An annual study by the financial information business gave insights from 289 financial advisers outsourcing their investment management to third parties, while offering comparative insights with the previous year.
The study looks at 14 criteria and assesses the advisers’ satisfaction levels and concludes that, while overall satisfaction levels are higher, there is still work to be done.
It covers areas such as quality of staff across different functions, service levels, ease of doing business, access and quality of information, methods of remuneration and investment flexibility.
Advisers become more demanding
Pan Andreas, head of insight & consulting (funds and DFM) at Defaqto, says: “Advisers are getting more demanding in their service expectations and while discretionary firms are certainly improving, there’s still work to be done.
“Four out of the top five categories in terms of importance still fail to meet adviser satisfaction expectations. These results should serve as a warning that firms should be mindful of adviser requirements and not become complacent.”
Advisers put the most weight on the quality of staff in the investment team, which mirrored the 2017 study (when range of investment assets available was joint most-important), while the 2018 survey showed service as second, closely followed by the range of investment options.
The survey says: “Top of the adviser importance league is ‘quality of staff – investment’. This was one of our biggest concerns last year, suffering a big fall in satisfaction.”
While still falling short of expectations, the category has seen one the most significant improvements, which Defaqto says will be encouraging for advisers.
“Service however is still falling short. This indicates that there are still areas that advisers feel could still be improved upon.”
Remuneration, referring to method rather than cost, was the least important factor in both 2017 and 2018.
Defaqto defined it as “Adviser charging facilities are compatible with preferred method of fee remuneration.”
Compliance drives shift in adviser focus
Interestingly, remuneration levels were absent from the report, which Tilney head of business development Craig Wright says is usually among the top factors when completing a DFM questionnaire.
He is witnessing a shift in advisers’ focus towards compliance-related areas.
“We are getting a lot more questions on X-rays on portfolios, X-rays on asset allocation, how fees are charged in different environments; this has become the new normal, so we are on top of that.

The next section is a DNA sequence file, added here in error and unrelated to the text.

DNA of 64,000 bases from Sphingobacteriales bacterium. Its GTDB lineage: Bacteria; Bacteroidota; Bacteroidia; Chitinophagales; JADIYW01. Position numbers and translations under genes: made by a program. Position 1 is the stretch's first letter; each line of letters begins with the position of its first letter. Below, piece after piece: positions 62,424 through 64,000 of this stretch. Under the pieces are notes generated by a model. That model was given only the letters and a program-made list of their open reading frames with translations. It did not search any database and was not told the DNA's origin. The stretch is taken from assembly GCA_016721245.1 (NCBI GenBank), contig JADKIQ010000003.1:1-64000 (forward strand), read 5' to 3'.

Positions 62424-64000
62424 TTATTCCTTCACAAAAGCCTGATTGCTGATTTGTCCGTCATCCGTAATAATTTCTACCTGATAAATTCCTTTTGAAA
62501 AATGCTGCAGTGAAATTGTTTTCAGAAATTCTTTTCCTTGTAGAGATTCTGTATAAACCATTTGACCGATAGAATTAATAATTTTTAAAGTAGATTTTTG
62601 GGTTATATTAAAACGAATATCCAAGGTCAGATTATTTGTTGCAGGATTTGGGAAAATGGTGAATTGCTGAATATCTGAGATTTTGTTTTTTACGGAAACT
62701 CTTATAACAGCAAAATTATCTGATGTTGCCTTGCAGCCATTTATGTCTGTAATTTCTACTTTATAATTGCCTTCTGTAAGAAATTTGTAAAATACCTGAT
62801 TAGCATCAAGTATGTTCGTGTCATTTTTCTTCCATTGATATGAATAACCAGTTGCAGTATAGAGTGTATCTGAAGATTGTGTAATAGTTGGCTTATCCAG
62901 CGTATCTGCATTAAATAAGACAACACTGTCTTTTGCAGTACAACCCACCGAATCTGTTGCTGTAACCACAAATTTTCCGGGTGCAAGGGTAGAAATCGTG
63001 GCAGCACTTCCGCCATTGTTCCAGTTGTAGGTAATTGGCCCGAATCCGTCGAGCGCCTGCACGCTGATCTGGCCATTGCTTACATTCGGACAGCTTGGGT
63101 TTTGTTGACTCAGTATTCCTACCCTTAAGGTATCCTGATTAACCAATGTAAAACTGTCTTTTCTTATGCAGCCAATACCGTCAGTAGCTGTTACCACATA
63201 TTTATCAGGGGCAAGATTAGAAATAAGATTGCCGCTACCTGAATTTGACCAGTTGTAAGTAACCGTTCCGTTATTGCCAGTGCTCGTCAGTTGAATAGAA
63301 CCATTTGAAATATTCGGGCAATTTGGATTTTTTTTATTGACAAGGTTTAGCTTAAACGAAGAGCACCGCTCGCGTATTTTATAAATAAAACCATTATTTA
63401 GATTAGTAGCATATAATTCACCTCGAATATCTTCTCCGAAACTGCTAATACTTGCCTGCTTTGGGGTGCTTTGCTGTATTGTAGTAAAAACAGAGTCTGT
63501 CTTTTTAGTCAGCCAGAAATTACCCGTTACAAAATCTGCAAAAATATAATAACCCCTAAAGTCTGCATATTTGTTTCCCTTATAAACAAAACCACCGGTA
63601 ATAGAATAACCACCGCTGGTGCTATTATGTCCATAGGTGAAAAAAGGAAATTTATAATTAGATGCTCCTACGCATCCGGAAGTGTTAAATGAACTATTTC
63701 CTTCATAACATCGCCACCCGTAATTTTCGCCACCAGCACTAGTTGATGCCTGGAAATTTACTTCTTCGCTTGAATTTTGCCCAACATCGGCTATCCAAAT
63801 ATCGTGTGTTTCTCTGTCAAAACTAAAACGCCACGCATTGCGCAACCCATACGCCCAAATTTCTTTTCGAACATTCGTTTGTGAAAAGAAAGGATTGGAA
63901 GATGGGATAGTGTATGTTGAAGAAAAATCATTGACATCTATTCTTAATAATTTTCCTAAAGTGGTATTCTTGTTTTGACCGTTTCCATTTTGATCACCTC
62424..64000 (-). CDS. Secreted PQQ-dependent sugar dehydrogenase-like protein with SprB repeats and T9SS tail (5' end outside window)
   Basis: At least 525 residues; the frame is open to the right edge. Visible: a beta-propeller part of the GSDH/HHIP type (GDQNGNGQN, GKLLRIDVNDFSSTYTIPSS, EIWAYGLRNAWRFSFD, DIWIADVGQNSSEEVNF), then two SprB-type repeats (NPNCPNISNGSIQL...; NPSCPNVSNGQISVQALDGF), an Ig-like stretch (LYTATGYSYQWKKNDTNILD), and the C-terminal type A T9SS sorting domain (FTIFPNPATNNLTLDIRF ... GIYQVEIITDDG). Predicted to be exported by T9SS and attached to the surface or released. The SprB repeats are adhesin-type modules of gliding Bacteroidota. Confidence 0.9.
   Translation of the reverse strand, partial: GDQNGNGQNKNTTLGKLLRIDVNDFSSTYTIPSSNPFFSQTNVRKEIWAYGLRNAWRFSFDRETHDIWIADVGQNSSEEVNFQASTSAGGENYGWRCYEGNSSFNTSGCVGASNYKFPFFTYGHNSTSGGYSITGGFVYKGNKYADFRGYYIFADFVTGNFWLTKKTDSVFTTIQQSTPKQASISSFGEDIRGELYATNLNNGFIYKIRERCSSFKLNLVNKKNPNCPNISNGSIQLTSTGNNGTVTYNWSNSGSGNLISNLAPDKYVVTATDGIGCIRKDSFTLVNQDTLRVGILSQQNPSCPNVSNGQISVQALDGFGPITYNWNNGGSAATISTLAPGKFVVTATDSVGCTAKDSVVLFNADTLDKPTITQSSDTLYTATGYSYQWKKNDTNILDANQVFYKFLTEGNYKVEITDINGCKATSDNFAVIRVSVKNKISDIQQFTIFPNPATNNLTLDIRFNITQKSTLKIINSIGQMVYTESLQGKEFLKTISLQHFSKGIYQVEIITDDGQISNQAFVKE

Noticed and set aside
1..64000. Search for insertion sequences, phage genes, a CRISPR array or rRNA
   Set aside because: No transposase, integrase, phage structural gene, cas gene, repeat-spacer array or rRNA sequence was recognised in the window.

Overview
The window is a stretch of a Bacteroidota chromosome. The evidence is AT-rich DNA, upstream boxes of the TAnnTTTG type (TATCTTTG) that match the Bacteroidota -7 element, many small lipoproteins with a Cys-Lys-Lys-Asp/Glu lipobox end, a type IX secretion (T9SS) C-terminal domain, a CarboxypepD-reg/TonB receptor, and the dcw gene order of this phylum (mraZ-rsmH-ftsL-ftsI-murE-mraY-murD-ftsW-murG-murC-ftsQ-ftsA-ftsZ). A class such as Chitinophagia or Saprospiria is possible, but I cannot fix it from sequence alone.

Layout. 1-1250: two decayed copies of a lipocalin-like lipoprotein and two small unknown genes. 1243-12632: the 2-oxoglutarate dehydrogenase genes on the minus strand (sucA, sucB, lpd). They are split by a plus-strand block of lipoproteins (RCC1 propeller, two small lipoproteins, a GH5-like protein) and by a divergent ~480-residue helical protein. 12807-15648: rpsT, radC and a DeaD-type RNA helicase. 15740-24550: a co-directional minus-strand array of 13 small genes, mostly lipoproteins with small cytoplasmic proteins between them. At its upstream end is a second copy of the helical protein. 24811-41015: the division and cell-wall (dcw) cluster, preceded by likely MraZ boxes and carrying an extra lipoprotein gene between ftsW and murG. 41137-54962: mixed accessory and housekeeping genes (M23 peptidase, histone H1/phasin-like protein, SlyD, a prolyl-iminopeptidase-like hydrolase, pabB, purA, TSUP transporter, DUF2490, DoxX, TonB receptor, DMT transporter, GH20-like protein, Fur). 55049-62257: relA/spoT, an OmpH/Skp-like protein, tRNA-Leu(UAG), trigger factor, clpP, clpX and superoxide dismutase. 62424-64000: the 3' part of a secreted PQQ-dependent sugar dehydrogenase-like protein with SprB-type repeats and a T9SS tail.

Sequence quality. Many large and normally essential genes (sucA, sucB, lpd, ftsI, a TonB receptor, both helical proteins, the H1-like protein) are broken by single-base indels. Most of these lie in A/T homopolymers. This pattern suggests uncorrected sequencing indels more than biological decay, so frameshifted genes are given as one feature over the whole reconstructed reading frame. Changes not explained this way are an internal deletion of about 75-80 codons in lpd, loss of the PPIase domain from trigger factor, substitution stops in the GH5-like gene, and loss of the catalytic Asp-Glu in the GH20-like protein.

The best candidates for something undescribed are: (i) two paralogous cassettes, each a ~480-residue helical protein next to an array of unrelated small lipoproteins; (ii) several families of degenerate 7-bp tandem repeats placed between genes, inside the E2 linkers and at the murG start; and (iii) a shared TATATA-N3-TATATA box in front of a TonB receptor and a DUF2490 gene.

“Obviously we can never promise returns, but especially when returns are so difficult to predict as have to focus even more on service.”
Wright says the breadth of service offering is growing, as is the role of ‘gatekeeper’ compliance firms.
Major DFM brands dominate
On average, advisers are using 2.7 discretionary firms, an increase from 2.5 last year, while Brooks Macdonald, Brewin Dolphin, Quilter Cheviot and Investec Wealth & Investment were the top-used DFM providers by advisers taking part in the survey. There were 27 DFMs named in total by respondents as being used in the last 12 months by at least 2% of respondents, demonstrating a long ‘tail’. Another 40 firms were selected five or fewer times, so were not counted in the rankings.
The dominance of the bigger names, such as those aforementioned, may be a result of strong branding, according to Graham Bentley, managing director of investment marketing adviser gbi2, the only criterium which dipped in satisfaction levels versus the previous year, down by 1 percentage point, to 70%.
He says most advisers outsourcing their investment management may be granted a shortlist but says he “can’t see them getting a parade of DFMs coming before them” from which they then choose.
“I suspect that is not the case, so they are more likely to know roughly who will be good at providing that service. If they were buying funds, they would look at performance but unless they subscribe to ARC – and even that is error-laden – I’d argue they most likely can’t tell the difference between Brewin, Brooks or anyone really, so it is most likely based on name.”
He suggests brand also feeds through to culture and ethos, and understanding your target market.
“I imagine it is similar to the way people choose a platform; they will arrive at a shortlist of names, then probably go and see their contact locally but I suspect most will not go through a formal RFP process and then a number of presentations and discussions after that.”
DFM and adviser relationships
Wellian Investment Solutions chief investment officer Richard Philbin believes it’s about both sides working together so the DFM can fully understand the adviser’s requirements.
“Both sides have to justify their fees: the DFM to the adviser, the adviser to the client and both sides to the regulator.”
He recognises creating ‘added value’ in a service environment is difficult, especially as compliance demands increase and the world is moving from a quantitative easing to a quantitative tightening monetary environment.
“We cannot guarantee returns, we are all under pressure for fees, but we also want to be able to deliver upon requirements. Performance is obviously is a key measure, but access to the DFM is important, the relationship and ad hoc requests.”
Accessibility, alongside quality of literature, enjoyed the biggest jumps upwards, with a 7% improvement in adviser satisfaction.
Bentley explains: “I interpret accessibility as whether you deal with a product director, or you actually get to speak to the person running the money.”